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Dynamic analysis during internal transition of a compliant multi-body climbing robot with magnetic adhesion

Abstract

The control of a robot is optimized to improve its energy efficiency and stability in a geometrically complex environment. For this purpose, analysis is performed on the dynamic modeling of a multi-body robot that can transition its position on corners where horizontal ground and a vertical wall intersect. The robot consists of three bodies that can be attached to the wall by permanent magnetic adhesion and connected by links with two types of compliant joints: a passive type with a torsion spring and an active type with a torque-controlled motor. A dynamics model is derived using the Lagrangian formulation, and investigated in the case of internal corner. Difficulties in the analysis of dynamics for this wall-climbing robot came from how to manage external forces. The external forces acting on the wall-climbing robot result from the wall and the magnets, which change the acting points of the forces. Experiments were conducted to determine the magnetic force with respect to distance. Simulation was then performed to verify the dynamic model. The obtained dynamic model can offer a competent tool for the design and control of the autonomous wall-climbing robot, which can be used for the inspection of heavy-industry buildings, and oil tanks where the geometrically horizontal surface and the vertical wall intersect.

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Affiliations

Authors

Corresponding authors

Correspondence to Jongwon Kim or TaeWon Seo.

Additional information

Recommended by Associate Editor Hyungpil Moon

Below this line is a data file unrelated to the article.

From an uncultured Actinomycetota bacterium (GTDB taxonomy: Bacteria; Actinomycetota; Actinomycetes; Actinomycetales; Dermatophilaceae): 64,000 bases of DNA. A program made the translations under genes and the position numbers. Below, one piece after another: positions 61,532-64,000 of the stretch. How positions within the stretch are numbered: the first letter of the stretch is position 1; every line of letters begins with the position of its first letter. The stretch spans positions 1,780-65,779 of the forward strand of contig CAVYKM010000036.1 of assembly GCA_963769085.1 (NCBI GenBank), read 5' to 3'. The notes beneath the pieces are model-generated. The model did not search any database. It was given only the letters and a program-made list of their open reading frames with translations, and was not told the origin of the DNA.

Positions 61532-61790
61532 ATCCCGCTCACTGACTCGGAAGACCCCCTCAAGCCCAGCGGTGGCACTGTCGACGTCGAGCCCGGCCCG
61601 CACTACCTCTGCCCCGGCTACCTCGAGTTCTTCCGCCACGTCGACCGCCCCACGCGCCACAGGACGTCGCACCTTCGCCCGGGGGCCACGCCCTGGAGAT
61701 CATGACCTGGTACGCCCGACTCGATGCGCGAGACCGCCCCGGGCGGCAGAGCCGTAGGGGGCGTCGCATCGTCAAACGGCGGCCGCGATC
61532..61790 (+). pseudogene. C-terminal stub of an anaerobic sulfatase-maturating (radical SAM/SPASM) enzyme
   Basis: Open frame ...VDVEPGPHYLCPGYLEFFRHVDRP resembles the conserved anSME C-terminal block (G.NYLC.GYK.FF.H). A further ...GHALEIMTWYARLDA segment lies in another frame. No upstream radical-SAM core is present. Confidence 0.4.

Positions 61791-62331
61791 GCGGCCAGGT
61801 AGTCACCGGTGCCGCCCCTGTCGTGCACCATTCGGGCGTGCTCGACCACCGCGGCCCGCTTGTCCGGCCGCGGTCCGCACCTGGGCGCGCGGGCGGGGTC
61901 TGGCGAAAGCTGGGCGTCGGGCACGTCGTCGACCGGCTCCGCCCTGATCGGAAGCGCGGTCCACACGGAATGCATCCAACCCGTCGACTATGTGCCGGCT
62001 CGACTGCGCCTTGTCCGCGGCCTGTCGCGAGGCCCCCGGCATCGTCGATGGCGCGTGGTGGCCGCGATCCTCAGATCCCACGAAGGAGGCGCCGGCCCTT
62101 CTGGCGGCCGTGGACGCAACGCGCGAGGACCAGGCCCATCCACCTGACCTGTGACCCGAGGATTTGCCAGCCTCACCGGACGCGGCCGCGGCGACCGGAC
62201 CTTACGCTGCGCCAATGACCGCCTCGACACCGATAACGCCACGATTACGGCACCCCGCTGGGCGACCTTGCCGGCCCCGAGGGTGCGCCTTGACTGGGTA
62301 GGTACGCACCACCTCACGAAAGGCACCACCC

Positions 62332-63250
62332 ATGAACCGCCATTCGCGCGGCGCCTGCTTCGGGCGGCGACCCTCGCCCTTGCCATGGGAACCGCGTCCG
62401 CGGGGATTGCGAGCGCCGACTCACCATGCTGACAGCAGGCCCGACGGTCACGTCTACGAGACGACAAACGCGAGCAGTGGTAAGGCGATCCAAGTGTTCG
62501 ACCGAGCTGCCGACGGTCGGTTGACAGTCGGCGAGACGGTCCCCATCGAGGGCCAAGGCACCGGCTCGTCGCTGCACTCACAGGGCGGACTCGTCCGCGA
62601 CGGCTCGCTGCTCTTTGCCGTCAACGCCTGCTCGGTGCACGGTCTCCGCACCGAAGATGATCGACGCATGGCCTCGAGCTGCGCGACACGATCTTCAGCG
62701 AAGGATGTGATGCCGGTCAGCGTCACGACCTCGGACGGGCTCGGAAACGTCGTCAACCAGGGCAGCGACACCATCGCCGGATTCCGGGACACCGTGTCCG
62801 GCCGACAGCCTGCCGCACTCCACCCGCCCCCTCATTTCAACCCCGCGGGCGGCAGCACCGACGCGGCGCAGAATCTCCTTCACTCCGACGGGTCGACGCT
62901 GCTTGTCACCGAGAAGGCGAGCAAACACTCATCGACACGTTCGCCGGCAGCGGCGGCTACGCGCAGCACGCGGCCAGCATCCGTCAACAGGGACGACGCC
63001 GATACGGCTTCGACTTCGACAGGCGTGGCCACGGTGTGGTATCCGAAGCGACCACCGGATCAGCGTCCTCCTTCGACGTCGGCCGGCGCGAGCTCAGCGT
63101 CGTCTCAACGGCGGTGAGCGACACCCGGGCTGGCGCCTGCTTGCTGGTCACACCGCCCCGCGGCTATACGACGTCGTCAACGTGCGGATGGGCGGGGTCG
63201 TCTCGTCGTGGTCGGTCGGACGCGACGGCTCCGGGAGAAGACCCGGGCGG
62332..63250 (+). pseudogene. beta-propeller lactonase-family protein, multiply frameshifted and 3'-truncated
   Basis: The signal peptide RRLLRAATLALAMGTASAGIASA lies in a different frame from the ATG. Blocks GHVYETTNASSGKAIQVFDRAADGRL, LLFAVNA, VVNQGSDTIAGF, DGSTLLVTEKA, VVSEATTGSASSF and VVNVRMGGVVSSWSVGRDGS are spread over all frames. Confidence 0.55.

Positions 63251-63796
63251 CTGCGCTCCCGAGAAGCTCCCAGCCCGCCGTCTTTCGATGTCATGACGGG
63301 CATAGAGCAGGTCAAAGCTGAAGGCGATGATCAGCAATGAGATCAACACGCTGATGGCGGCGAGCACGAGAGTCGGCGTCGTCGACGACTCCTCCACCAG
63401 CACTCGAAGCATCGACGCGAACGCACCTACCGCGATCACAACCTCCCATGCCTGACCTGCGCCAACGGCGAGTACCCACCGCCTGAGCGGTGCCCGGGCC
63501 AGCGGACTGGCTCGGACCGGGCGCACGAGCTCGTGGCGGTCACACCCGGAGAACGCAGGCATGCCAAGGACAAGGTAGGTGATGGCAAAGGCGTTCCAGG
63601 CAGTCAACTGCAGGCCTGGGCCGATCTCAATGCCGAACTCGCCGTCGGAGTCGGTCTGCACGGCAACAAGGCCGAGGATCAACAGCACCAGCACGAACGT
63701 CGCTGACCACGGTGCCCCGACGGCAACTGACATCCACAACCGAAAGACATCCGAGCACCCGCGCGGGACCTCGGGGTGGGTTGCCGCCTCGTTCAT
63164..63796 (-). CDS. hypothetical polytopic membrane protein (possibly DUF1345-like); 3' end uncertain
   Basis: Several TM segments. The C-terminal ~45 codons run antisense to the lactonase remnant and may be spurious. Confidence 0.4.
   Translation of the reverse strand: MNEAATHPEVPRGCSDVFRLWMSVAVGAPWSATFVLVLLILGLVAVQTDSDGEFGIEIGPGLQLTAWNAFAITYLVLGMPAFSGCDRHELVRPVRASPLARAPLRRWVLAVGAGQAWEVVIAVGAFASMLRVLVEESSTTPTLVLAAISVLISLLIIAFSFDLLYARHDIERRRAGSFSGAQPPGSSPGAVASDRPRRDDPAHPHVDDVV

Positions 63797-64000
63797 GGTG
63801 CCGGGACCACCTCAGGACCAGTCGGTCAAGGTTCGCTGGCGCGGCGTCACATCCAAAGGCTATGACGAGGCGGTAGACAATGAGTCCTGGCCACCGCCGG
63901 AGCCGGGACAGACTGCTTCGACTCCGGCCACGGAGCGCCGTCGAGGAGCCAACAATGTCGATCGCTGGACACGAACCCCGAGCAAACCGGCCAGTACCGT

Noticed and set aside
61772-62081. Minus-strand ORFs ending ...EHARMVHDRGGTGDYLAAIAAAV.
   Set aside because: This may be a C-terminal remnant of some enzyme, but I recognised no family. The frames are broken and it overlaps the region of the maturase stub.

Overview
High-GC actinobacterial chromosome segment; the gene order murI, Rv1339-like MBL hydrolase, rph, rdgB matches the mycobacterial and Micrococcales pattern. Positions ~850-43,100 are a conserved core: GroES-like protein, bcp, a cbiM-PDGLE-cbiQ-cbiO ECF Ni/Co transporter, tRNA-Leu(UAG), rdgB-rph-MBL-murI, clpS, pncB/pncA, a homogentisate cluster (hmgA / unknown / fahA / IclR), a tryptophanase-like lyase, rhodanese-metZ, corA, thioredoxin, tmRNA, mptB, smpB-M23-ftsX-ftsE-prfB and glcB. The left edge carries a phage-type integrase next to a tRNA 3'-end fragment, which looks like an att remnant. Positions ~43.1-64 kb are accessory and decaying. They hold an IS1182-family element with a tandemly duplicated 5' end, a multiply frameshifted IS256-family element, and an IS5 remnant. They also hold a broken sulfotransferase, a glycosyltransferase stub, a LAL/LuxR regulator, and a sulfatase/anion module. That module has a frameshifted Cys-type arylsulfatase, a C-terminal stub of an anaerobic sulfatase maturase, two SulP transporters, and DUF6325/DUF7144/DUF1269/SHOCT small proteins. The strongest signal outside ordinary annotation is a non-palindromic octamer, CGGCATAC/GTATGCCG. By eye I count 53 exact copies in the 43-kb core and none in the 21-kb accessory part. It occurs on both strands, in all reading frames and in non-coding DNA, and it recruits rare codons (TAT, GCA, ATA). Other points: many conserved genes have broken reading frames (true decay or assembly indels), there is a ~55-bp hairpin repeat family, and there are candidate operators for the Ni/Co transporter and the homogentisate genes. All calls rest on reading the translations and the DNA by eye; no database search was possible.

Sungmin Nam received the B.S. degree in the school of mechanical and aerospace engineering from Seoul National University, Seoul, Korea, in 2013. He is currently pursuing a Ph.D. in the school of mechanical engineering from Stanford University, CA, USA. His research interests include modeling and control of wall climbing robots.

Jongkyun Oh received the B.S. degree in the school of mechanical engineering from Chungnam National University, Daejeon, Korea, in 2011. He is currently pursuing a M.S. degree in the school of mechanical and aerospace engineering from Seoul National University, Seoul, Korea. His research interests include control and path planning ofwall climbing robots.

Giuk Lee received the B.S. and Ph.D. degrees in the school of mechanical and aerospace engineering from Seoul National University (SNU), Seoul, Korea, in 2010 and 2014, respectively. He is a post-doctor in SNU from 2014. His research interests include redundant parallel mechanism and wall climbing robots.

Jongwon Kim is a Professor in the School of Mechanical and Aerospace Engineering, Seoul National University, Korea. He received the B.S. degree in Mechanical Engineering from Seoul National University in 1978, and the M.S. degree in Mechanical and Aerospace Engineering from KAIST, Korea, in 1980. He received the Ph.D. in Mechanical Engineering from the University of Wisconsin-Madison, USA, in 1987. He worked with Daewoo Heavy Industry & Machinery, Korea, from 1980 to 1984. From 1987 to 1989, he was Director of the Central R&D Division at Daewoo Heavy Industry & Machinery. From 1989 to 1993, he was a Researcher at the Automation and Systems Research Institute at Seoul National University. His research interests include parallel mechanisms, Taguchi methodology, and field robots.

TaeWon Seo is an Assistant Professor in the School of Mechanical Engineering, Yeung-nam University, Gyeongsan, Korea. He received the Ph.D. in Mechanical Engineering, Seoul National University, in 2008. He was a Post-Doctoral Researcher at the Nanorobotics Laboratory, Carnegie Mellon University, in 2009. His research interests include creative robotic platform design, control, optimization, and motion planning.

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Nam, S., Oh, J., Lee, G. et al. Dynamic analysis during internal transition of a compliant multi-body climbing robot with magnetic adhesion. J Mech Sci Technol 28, 5175–5187 (2014). https://doi.org/10.1007/s12206-014-1141-z

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Keywords

  • Dynamic analysis
  • Climbing robot
  • Internal transition
  • Multi-body robot
  • Magnetic adhesion